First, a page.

Whether to give Costco $3 million to buy a site for a new store on Coit at Churchill led City Council into a robust discussion Wednesday of how to spend our economic development dollars.
Council members ultimately voted 10-5 in favor of giving Costco the funds to help pay for its first Dallas store. The money comes from a private-public partnership fund, which is funded through water bills. Washington-based Costco, whose operating budget in 2015 was $3.62 billion, indicated that it wouldn’t move onto the site without the grant.
Costco is paying $16 million for the site, which currently is owned by the Texas Department of Transportation.
Councilman Rickey Callahan said the $3 million “will actually pay for itself” because the retailer is taking a site that hasn’t been on the City of Dallas property tax rolls for 10 years. It will add to the city’s sales tax revenues; Costco has about 50,000 members in Dallas who currently drive to the suburbs to shop. And it will bring about 225 jobs; Costco’s minimum wage is $13 an hour, and employees who’ve worked there five years or more earn $50,000 a year on average.
Several council members argued that the $3 million should be spent in neighborhoods where economic incentives and grocers are needed.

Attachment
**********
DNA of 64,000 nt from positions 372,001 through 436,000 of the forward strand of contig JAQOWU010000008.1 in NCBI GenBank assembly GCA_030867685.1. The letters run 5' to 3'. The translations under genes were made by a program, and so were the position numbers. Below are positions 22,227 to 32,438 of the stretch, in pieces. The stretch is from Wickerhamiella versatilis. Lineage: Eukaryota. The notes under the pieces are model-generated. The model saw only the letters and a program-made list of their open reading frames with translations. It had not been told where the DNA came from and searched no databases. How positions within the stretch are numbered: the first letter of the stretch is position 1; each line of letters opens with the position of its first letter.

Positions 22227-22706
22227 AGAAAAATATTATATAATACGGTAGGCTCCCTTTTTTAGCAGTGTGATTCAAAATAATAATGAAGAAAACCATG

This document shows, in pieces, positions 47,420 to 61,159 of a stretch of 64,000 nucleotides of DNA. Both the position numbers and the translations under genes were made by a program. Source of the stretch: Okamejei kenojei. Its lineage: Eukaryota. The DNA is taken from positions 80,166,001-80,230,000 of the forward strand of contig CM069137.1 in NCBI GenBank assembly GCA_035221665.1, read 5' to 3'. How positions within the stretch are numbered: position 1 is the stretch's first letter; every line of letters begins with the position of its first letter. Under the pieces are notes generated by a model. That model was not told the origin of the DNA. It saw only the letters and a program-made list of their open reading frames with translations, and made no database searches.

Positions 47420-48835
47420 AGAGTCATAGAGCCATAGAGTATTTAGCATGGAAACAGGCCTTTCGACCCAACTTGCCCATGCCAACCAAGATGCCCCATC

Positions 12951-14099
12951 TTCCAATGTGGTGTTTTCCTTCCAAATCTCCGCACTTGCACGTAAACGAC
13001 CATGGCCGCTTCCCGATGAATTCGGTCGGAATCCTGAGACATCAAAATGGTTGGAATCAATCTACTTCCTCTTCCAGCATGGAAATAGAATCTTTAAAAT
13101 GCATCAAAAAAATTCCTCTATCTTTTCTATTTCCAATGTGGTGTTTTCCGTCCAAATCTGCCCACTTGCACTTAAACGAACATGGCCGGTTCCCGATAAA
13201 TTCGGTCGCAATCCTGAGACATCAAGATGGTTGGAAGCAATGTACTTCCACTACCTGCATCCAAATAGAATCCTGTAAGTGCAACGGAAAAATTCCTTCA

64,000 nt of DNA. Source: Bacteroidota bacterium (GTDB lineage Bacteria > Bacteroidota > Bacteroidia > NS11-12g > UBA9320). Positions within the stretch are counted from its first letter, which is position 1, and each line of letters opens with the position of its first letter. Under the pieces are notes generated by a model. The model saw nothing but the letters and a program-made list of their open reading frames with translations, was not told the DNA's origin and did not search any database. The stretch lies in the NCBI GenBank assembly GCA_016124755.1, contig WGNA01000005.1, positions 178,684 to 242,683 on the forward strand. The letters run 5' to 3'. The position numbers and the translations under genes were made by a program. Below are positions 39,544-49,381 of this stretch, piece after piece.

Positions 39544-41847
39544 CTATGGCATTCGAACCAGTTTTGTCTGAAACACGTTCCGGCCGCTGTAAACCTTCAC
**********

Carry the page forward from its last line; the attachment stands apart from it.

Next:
City Councilman Scott Griggs, who represents Oak Cliff, voted against the grant, calling it “corporate welfare.”
Councilman Phillip Kingston of East Dallas argued that the deal didn’t meet the test for economic development funds that if a company doesn’t receive a grant, they won’t come to Dallas.
“Every real estate broker in town can confirm that Costco is committed to coming to Dallas,” Kingston said. “If we do not pass this resolution, we will still get a Costco in Dallas. If we pass a resolution banning Costco in Dallas, we will still get a Costco in Dallas.”
Councilwoman Tiffinni Young, who represents parts of South Dallas and Oak Cliff, noted that 50 percent of Costco’s sales are to small businesses.
“That’s all we have in southern Dallas,” she said. “We have small business owners, and we have cheaper real estate.”
City Councilman Mark Clayton, who represents parts of East Dallas and Lake Highlands, added a friendly amendment to the measure stating that within 90 days, city staff will develop plans to actively search for a major grocer for whom to offer a grant of no less than $3 million for a food desert in the southern sector of Dallas.
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